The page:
Every asthmatic, as well as parents of asthmatic children, must be watchful for the four asthma triggers that come about in the cold weather seasons. While many of these triggers are difficult to avoid, there are things we can do to prevent them from triggering asthma.
Cold air : Cold air can trigger an asthma attack. I remember going sledding with my brothers when I was a kid and having an asthma attack nearly every time. This was very frustrating for me.
It took me a while, but eventually I realized it was the cold air itself that was triggering my asthma. Eventually I learned that it wasn't just me but most asthma and other chronic lungers whose lungs are affected this way by cold air.
While these may take some of the fun out of cold weather games, there are some tips for dealing with and preventing cold air asthma attacks:
Wear a scarf over your mouth and nose
Do not exercise outdoors.
The common cold (also called viral rhinitis) is a viral infection, characterized by nasal congestion , a clear, runny nose, sneezing , scratchy throat and general malaise . For all its achievements, medical science does not have a cure for the common cold. The common cold is a minor illness caused by one of as many as 200 different kinds of viruses, including rhinovirus and adenovirus. These viruses can also cause laryngitis or bronchitis by infecting either the larynx (the "voice box") or the bronchial tubes in the lungs. Infections are spread from one person to another, by hand-to-hand contact, or by a cough or sneeze that sprays many virus particles into the air. A person in good health who becomes the victim of a cold may not need to see a doctor. These viruses do not respond to antibiotics. Severe infections, however, may require medical care and prescription medication. If you develop a fever higher than 102 degrees Fahrenheit, have a history of asthma , an ear infection, la...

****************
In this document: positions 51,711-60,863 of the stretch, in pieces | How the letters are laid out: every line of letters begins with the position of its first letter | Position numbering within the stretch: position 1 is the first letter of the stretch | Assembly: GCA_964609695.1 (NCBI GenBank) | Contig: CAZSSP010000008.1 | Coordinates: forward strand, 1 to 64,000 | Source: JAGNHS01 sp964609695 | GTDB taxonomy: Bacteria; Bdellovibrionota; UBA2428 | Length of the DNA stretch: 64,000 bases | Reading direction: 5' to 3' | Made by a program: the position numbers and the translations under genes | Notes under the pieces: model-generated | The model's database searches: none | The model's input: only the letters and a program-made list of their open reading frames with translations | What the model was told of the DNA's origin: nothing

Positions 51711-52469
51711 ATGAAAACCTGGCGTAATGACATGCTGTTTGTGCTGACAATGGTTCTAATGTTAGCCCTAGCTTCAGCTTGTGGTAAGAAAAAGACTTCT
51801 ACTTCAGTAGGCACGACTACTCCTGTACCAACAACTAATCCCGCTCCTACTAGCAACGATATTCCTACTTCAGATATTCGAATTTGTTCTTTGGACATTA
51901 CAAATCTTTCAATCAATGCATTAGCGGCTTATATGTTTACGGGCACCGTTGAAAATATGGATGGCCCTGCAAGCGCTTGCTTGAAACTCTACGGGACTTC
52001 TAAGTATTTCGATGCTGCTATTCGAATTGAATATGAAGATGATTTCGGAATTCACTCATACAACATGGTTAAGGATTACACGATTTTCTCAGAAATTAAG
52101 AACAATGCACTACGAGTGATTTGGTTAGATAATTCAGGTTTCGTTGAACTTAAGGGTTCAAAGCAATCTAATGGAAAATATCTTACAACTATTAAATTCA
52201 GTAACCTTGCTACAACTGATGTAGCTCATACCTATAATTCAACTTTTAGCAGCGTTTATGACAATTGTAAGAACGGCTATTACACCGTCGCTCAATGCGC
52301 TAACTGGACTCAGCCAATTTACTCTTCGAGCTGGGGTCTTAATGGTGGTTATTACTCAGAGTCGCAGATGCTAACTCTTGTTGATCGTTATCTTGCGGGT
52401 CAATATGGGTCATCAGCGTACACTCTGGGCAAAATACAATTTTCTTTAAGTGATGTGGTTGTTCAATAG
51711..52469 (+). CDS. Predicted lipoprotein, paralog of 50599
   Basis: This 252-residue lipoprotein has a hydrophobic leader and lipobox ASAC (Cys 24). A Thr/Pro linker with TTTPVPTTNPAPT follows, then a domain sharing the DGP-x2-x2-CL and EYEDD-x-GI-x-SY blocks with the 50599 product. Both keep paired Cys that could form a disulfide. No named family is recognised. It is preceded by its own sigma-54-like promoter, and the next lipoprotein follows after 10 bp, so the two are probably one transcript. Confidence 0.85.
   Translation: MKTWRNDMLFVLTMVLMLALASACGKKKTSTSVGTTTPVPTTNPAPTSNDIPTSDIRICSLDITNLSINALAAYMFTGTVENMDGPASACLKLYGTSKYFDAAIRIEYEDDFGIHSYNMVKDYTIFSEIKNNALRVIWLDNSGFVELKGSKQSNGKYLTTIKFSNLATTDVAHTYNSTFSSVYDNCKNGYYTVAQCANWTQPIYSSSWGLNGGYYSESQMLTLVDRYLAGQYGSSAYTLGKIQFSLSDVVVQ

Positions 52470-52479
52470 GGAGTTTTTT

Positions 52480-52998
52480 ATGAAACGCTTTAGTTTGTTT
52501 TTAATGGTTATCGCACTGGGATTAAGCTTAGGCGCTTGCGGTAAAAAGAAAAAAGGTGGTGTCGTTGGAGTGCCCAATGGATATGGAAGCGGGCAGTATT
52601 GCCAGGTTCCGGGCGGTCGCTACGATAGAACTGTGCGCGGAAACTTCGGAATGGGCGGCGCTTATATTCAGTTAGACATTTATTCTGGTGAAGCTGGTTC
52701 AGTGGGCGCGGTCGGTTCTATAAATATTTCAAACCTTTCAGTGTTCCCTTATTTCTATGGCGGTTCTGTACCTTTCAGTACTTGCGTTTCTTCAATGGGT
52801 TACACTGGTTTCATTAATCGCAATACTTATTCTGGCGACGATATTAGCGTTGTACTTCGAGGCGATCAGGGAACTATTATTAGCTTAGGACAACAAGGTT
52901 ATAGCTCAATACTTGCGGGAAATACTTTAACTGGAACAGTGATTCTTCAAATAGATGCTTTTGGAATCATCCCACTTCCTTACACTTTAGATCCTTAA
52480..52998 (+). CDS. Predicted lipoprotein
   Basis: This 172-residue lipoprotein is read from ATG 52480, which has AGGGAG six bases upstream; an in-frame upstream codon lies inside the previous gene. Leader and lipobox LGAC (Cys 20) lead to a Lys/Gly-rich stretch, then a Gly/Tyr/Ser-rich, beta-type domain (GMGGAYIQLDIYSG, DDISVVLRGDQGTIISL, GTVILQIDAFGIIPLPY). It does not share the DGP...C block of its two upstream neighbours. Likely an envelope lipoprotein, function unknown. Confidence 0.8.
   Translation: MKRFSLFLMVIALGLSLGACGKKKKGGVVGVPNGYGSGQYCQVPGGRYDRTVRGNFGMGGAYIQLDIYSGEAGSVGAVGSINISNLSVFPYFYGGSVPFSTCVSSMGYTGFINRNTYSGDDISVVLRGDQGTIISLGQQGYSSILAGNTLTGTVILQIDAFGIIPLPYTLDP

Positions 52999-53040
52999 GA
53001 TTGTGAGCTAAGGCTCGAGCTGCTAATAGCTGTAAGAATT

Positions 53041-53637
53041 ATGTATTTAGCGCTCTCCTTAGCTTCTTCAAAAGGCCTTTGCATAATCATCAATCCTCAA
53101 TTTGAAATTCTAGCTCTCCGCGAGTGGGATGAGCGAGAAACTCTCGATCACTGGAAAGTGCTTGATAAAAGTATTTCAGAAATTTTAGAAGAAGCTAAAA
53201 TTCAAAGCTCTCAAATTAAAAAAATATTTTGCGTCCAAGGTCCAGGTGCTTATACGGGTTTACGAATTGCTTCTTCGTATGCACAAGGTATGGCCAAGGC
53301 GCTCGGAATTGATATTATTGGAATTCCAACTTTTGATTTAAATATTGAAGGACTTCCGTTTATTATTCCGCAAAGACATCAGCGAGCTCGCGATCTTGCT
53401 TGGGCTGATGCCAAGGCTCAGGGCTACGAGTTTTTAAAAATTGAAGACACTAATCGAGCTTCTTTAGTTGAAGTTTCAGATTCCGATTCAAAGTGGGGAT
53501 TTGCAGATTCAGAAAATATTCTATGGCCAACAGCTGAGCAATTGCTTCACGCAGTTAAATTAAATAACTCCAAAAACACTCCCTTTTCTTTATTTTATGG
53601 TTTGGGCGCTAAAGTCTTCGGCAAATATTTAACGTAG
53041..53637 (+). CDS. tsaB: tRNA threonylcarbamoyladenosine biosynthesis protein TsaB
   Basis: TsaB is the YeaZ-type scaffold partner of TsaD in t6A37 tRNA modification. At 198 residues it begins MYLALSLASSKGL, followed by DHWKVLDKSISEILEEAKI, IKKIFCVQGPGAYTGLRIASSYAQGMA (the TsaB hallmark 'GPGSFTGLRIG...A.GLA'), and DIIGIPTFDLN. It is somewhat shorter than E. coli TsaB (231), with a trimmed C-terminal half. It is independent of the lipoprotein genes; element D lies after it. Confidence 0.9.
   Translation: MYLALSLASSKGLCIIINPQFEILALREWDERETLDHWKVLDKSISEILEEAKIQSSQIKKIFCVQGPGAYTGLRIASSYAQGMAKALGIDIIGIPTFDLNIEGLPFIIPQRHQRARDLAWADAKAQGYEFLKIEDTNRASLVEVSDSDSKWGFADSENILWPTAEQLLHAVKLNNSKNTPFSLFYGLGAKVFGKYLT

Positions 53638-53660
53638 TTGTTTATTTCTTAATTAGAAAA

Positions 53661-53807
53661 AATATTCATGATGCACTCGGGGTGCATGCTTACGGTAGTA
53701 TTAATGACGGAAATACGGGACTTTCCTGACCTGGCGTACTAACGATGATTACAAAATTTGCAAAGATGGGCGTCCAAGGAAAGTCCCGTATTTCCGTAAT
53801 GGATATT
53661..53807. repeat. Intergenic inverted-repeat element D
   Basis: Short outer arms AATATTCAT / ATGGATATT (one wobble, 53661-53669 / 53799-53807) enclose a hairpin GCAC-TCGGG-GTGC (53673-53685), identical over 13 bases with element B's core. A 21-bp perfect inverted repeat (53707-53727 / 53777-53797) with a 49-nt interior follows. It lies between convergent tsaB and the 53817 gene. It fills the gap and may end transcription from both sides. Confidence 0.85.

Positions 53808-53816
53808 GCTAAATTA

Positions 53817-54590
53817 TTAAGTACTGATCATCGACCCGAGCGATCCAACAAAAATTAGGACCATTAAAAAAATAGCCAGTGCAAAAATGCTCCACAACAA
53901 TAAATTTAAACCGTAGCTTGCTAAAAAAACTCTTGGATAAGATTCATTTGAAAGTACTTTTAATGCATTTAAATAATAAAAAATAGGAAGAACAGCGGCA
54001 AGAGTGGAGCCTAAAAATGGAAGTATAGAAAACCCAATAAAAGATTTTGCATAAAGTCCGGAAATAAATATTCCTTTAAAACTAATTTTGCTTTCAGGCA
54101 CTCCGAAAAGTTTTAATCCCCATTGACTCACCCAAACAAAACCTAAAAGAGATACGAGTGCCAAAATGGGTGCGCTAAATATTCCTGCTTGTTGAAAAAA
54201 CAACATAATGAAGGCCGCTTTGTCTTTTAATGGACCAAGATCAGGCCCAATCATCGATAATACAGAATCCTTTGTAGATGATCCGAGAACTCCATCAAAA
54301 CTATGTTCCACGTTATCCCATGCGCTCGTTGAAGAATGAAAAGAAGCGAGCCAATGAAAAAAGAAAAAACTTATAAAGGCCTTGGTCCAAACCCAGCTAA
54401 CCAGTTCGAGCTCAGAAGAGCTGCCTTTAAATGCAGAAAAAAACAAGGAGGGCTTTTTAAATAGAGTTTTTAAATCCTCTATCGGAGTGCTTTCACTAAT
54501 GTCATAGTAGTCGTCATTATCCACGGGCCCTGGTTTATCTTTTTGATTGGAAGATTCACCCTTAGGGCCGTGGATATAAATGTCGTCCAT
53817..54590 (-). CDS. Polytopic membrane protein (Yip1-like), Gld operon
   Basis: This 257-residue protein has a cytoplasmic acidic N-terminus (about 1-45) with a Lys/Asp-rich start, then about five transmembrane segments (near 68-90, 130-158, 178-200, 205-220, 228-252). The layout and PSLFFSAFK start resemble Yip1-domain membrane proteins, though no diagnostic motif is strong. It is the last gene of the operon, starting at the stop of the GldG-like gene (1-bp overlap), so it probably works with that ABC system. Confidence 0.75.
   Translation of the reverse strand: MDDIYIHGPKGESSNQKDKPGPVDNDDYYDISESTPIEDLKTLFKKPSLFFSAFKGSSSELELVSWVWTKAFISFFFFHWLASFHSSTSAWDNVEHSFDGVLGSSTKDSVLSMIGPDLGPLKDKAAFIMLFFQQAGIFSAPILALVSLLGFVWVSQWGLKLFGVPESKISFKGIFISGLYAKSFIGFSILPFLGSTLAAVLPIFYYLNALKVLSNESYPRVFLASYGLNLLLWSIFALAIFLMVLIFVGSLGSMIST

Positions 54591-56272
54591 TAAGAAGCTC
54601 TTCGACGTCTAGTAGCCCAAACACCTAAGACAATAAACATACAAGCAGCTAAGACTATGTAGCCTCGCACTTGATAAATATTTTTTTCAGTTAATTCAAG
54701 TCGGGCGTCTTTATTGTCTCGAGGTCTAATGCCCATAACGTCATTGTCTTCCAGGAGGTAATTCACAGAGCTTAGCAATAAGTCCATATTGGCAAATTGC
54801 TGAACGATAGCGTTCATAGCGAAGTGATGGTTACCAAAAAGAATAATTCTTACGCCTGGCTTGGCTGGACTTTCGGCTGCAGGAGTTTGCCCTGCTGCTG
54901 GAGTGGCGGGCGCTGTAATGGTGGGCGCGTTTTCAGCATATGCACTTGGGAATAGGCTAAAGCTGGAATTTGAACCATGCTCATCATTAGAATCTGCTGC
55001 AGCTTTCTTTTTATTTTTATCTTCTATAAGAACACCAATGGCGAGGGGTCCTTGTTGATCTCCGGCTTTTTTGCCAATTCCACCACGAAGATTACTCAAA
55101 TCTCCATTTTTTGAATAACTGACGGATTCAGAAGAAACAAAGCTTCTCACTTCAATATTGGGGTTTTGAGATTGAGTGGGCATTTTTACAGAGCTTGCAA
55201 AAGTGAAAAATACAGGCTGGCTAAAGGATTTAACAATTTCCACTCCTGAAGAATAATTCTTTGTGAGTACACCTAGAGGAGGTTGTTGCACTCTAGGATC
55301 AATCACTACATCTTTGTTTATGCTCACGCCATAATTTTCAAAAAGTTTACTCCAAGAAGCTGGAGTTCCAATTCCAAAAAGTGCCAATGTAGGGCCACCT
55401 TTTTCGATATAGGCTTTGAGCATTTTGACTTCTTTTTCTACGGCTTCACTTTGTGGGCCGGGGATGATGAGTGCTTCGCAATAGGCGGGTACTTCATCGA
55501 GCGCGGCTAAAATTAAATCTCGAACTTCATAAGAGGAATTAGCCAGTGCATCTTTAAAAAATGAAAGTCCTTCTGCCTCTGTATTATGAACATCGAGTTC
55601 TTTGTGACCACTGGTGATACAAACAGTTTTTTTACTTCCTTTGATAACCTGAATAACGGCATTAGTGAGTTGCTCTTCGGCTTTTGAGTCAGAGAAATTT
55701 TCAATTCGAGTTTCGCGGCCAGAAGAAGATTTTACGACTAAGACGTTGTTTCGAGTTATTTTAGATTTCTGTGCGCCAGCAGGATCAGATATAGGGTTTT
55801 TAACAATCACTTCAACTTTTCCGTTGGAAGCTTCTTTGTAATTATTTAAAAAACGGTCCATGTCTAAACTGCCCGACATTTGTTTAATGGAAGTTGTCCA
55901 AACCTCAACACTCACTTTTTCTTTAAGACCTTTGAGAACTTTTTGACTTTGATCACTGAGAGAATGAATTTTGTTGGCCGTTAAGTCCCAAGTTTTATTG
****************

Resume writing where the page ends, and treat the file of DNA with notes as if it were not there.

Definition Agglutinins are antibodies that cause the red blood cells to clump together. Cold agglutinins are active at cold temperatures. Febrile (warm) agglutinins are active at normal body temperatures. This article discusses the blood test used to measure the level of these antibodies in the blood. Alternative Names Cold agglutinins; Weil-Felix reaction; Widal's test; Warm agglutinins How the test is performed Blood is drawn from a vein, usually from the inside of the elbow or the back of the hand. The site is cleaned with germ-killing medicine (antiseptic). The health care provider wraps an elastic band around the upper arm to apply pressure to the area and make the vein swell with blood. Next, the health care provider gently inserts a needle into the vein. The blood collects into an airtight vial or tube attached to the needle. (The tube is first warmed to normal body temperature - 98.6 degrees F). The elastic band is removed from your arm. Once the blood has been collected, the needle is ...
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